Film

Night of the Living Dead


Night of the Living Dead (1968)
★★★ / ★★★★

It is without question that George A. Romero’s “Night of the Living Dead” has shaped the landscape of the modern zombie movie. But unlike most of its seedlings, this independent horror classic offers minimal gore. Due to budget constraints, it is forced to rely on steady pacing, mounting tension, precise framing between predator and prey, and smart timing when it comes to detailing information about the undead. It works because of its simplicity. By leaving just enough for the imagination, it lures us into its world where the line between the living and the dead is so tenuous that a friend or family member one minute can become a flesh-eater the next.

A portentous visit to the cemetery becomes a death sentence when siblings Barbra and Johnny (Judith O’Dea, Russell Streiner) come across a lumbering man in a suit. This is a terrific opening sequence because it underscores the material’s ability to change from silliness to viciousness at a drop of a hat. Observe closely during the first contact between the living and the undead. The camera does not observe from a distance or mere few feet away. It is placed in the middle of the scuffle, as if to highlight the size and strength of the assailant.

The dead might walk slowly, but it is not harmless even when by itself. When it is within grabbing distance, it takes advantage and it becomes a challenge to escape. It can be punched, kicked, scratched—but it feels nothing. The grip just gets tighter. A horde of zombies is another matter entirely. You can run. But they will walk and walk until you can run no longer. The desperate Barbra, too, notices that they do not take their eyes off her. She tries to hide, but they seem to always know where she is. What is scarier than knowing deep down that you will die and it is only a matter of time? This film plays upon this impending sense of doom all the way to the finish line.

Introducing colorful personalities for the slaughter is a trait that many zombie films have adapted and made their own. Here, one becomes seven before the halfway point, but the interactions between Barbra and Ben (Duane Jones), a black man who stole a truck to escape from fifty to sixty zombies near a diner, remains fresh. No, it is not because they find a special connection, or attraction, or some other nonsense that doesn’t fit into the survival story. It is the exact opposite: Barbra and Ben do not get to know each other.

In fact, Barbra remains traumatized from her encounter in the cemetery. These two are simply shown co-existing in a farmhouse that is slowly becoming surrounded by the undead. Sure, they conflict once or twice. But it is never personal. Every waking moment is a struggle for survival. The same cannot be said between Ben and the remaining personalities—heated exchanges that touch upon power and race. Keep in mind that this film was released when America was undergoing social and political upheaval. It cannot be denied that the Romero (who co-writes with John. A Russo) is making—not just a statement—but a stand in regards to human rights, specifically black rights in the US, as to say, “What is more horrific than racism?”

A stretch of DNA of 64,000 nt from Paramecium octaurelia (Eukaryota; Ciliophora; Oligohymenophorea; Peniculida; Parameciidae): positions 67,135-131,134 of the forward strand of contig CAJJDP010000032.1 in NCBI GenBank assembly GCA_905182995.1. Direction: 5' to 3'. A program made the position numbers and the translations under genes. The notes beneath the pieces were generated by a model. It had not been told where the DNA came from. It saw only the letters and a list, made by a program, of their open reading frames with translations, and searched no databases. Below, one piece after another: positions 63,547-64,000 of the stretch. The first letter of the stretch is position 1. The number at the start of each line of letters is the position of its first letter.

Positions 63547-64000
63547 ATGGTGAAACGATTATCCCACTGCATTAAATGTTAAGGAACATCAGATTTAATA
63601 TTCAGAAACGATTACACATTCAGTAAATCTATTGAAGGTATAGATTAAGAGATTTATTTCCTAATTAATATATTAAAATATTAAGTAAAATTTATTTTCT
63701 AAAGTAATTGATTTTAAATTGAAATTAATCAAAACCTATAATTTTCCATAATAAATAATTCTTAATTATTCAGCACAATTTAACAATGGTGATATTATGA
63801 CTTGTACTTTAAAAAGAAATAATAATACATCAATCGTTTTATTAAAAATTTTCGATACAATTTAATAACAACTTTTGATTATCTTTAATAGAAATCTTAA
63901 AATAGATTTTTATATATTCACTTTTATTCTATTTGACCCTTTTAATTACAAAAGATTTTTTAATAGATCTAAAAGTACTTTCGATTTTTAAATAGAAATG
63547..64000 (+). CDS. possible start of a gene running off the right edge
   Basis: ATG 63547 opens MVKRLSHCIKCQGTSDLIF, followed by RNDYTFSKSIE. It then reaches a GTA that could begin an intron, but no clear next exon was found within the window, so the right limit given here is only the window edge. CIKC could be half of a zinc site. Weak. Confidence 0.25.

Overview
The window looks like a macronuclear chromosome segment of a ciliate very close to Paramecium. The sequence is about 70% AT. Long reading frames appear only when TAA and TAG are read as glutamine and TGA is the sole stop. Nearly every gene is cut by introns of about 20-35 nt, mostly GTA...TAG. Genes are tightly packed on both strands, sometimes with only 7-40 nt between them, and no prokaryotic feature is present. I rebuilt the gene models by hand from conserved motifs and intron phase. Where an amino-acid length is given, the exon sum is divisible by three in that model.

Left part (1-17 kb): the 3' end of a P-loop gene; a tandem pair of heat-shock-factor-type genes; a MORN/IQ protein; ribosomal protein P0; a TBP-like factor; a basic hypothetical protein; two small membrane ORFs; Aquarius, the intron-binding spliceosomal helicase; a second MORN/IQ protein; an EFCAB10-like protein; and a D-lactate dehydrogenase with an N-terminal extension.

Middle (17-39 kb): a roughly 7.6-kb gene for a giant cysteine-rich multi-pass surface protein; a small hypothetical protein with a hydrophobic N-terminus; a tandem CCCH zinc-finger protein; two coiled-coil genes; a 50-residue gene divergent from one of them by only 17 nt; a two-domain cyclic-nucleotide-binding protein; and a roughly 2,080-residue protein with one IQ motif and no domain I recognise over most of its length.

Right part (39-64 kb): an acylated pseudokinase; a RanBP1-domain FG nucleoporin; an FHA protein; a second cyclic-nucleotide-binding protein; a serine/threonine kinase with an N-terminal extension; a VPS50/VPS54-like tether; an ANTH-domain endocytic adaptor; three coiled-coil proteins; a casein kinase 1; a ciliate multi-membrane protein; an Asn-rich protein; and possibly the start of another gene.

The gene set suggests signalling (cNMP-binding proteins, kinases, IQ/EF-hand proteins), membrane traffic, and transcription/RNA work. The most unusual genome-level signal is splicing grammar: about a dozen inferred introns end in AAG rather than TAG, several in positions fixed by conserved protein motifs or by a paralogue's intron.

While I recognize the picture’s importance and numerous positive qualities, there are a number of continuation errors that cannot be overlooked. They occur enough times that encountering them took me out of the experience. An example involves Barbra, having just entered the farmhouse, deciding to go upstairs. She stops in her tracks because right at the top of the stairs is a rotting skull staring at her. She freaks out and remains downstairs. Later on, however, when Ben chooses to move the body, the corpse’s head is not rotten at all. In fact, it looks like a beautiful woman who’s simply asleep.

Another example: when a character is being stabbed to death with a trowel, notice that no blood spatter is shown during the time of the killing. But, toward the end of the scene, we see blood on the wall… but its consistency and pattern do at all match the feverish violence—it were as if somebody faced the wall and squirted corn syrup from a bottle instead of using a brush of some sort to make the image look more convincing. No, it doesn’t have anything to do with budget. These can be solved with a careful eye, a higher level of perfectionism, a willingness to get it right rather than simply having something on screen.

Regardless, “Night of the Living Dead” is a strong picture because it possesses real ideas and it is not afraid to offer specificity—traits that copycats sorely lack so it is to no one’s surprise that the majority of them end up becoming substandard. The best moments in the film are when characters simply listen intently to the radio and watch television as officials offer insights about the bizarre phenomenon and advice regarding what to do to stay alive. Less really is more.

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